Musa species are native to tropical Indomalaya and Australia, and are likely to have been first domesticated in Papua New Guinea. They are grown in 135 countries, primarily for their fruit, and to a lesser extent to make fiber, banana wine, and banana beer and as ornamental plants. The world’s largest producers of bananas in 2017 were India and China, which together accounted for approximately 38% of total production.

Ta-khian Tree

Scientific Name: Hopea odorata

A medium-sized to large evergreen tree with a conical-shaped crown. It usually reaches a height of 25-30 m, but sometimes attains 40 m. The girth can be up to 4.5 m. Trunk is straight with short buttresses. The thick, slightly to deeply fissured outer bark is dark brownish-grey, and the inner bark is dull yellow.

It is found in Bangladesh, Cambodia, India, Laos, Malaysia, Myanmar, Thailand, and Vietnam. It grows in forests, preferably near rivers, at altitudes between 0 and 600m. In places such as West Bengal and the Andaman Islands it is often planted as a shade tree. Valued for its wood, it is a threatened species in its natural habitat.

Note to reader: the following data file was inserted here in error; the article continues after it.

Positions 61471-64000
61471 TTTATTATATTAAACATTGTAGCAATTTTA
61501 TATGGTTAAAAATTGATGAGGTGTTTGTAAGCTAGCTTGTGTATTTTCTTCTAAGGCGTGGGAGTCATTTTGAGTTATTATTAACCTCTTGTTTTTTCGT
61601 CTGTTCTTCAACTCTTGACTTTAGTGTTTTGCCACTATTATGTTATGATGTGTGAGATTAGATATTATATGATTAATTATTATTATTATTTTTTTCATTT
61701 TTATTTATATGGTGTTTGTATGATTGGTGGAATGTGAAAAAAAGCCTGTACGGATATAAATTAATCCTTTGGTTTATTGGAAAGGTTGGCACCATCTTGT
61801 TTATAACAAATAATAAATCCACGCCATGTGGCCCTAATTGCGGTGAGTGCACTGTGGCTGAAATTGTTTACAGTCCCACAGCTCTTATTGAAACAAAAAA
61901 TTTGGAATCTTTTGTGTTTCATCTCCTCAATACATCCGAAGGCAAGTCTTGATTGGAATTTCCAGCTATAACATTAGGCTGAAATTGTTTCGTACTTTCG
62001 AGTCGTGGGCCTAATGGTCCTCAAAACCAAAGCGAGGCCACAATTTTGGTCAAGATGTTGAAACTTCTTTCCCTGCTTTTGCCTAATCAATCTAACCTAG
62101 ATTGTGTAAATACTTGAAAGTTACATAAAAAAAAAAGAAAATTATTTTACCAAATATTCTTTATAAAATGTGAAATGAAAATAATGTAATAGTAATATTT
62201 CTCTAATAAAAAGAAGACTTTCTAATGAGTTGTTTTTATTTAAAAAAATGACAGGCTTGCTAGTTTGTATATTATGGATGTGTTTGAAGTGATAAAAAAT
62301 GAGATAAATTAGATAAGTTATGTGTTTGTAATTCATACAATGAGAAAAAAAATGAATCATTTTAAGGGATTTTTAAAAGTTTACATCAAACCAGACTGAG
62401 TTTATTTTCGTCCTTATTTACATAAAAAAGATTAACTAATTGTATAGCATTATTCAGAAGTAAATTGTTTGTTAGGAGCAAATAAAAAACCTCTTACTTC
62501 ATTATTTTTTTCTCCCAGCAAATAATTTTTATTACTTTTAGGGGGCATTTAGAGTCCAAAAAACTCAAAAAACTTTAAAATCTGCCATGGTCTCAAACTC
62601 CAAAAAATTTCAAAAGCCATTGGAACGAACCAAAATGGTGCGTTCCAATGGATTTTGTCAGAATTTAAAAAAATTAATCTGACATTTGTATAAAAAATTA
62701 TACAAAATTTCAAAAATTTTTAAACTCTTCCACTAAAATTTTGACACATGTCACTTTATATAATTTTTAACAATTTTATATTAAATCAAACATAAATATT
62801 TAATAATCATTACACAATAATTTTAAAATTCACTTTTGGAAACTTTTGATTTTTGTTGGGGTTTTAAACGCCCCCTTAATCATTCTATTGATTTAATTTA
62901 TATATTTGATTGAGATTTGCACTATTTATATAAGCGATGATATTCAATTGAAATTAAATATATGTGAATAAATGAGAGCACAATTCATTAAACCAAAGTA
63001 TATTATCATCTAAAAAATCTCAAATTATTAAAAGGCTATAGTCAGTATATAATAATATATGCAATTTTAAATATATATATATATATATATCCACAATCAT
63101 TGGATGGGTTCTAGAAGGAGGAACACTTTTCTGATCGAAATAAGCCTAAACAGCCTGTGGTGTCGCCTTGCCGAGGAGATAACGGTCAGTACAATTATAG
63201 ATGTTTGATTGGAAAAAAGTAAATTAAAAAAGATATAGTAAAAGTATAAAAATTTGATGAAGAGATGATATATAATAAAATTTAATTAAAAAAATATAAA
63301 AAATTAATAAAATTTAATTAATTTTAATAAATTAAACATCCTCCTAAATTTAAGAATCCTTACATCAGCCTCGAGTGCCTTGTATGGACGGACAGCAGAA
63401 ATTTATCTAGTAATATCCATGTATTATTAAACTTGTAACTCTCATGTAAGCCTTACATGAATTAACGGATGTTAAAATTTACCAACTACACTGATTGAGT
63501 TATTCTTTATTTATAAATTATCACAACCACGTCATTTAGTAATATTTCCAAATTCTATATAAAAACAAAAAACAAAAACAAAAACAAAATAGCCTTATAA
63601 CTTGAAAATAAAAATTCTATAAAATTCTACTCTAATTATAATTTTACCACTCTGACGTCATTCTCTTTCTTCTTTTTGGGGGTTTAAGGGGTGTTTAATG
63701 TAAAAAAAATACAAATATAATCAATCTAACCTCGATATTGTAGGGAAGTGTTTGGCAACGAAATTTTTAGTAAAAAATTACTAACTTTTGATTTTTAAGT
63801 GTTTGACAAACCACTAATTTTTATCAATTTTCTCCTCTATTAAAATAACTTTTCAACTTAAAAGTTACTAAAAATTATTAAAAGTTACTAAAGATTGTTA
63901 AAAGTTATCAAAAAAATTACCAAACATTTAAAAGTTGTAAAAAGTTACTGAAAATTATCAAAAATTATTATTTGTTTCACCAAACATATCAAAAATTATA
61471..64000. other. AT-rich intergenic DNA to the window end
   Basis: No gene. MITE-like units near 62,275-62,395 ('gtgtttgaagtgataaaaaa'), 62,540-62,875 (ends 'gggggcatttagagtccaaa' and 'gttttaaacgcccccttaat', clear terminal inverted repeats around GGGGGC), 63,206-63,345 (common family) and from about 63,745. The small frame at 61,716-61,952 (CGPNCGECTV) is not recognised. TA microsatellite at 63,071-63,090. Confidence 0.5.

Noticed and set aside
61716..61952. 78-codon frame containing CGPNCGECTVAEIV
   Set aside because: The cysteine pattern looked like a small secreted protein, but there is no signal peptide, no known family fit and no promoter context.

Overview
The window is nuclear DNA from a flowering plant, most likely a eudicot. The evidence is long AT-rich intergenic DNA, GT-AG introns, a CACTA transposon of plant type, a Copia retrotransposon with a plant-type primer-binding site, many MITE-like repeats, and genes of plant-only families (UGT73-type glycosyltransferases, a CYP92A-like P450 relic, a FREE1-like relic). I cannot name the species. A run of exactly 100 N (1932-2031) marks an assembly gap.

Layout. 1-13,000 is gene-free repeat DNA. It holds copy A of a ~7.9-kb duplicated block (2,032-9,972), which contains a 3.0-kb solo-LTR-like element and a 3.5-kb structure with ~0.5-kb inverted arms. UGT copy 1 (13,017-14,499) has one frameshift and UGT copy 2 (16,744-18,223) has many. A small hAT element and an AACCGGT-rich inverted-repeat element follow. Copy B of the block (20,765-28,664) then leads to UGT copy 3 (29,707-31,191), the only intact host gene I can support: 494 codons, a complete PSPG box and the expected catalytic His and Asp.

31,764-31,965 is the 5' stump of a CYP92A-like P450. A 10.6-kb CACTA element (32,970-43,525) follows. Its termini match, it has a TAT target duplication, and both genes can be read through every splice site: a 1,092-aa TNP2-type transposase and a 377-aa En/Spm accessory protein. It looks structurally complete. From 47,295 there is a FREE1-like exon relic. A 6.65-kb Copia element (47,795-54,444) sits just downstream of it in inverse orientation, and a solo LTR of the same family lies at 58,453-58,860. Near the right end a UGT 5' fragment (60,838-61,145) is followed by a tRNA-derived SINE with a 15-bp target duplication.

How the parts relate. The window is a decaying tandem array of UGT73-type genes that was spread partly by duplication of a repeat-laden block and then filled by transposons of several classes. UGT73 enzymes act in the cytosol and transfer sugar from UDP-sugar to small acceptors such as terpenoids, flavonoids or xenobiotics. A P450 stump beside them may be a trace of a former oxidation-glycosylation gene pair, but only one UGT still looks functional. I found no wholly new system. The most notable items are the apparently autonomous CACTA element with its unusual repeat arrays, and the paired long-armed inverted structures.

Tooth brush Tree

Scientific Name: Streblus asper

Tooth brush tree is a small, rigid, evergreen tree with latex and grows up to 15 meter  in height. Twigs are hairy and interwoven. Bark is rough grey to greenish in colour. Leaves are simple, alternate, rhomboid, elliptic, acute or acuminate more or less crenate-scabrid on both surfaces.

It is distributed throughout drier parts of India usually along the river banks. In Karnataka, it is found in rain forests of North Canara and Banavasi region.

Plub Pla Tree

Scientific Name: Microcos tomentosa Smith

Plub Pla Tree is a shrub or small tree distributed mainly in Northeastern Thailand. The dried bark, roots, fruits, and leaves of Microcos species have been used medicinally to treat diarrhea and fever, as forms of general tonics, and as insecticides.

Microcos (Tiliaceae) has approximately 60 species distributed in Asia, Africa, South America, and Australia, with 3 species found in Thailand The native range of this species is S. China to W. & Central Malesia. It is a tree and grows primarily in the wet tropical biome.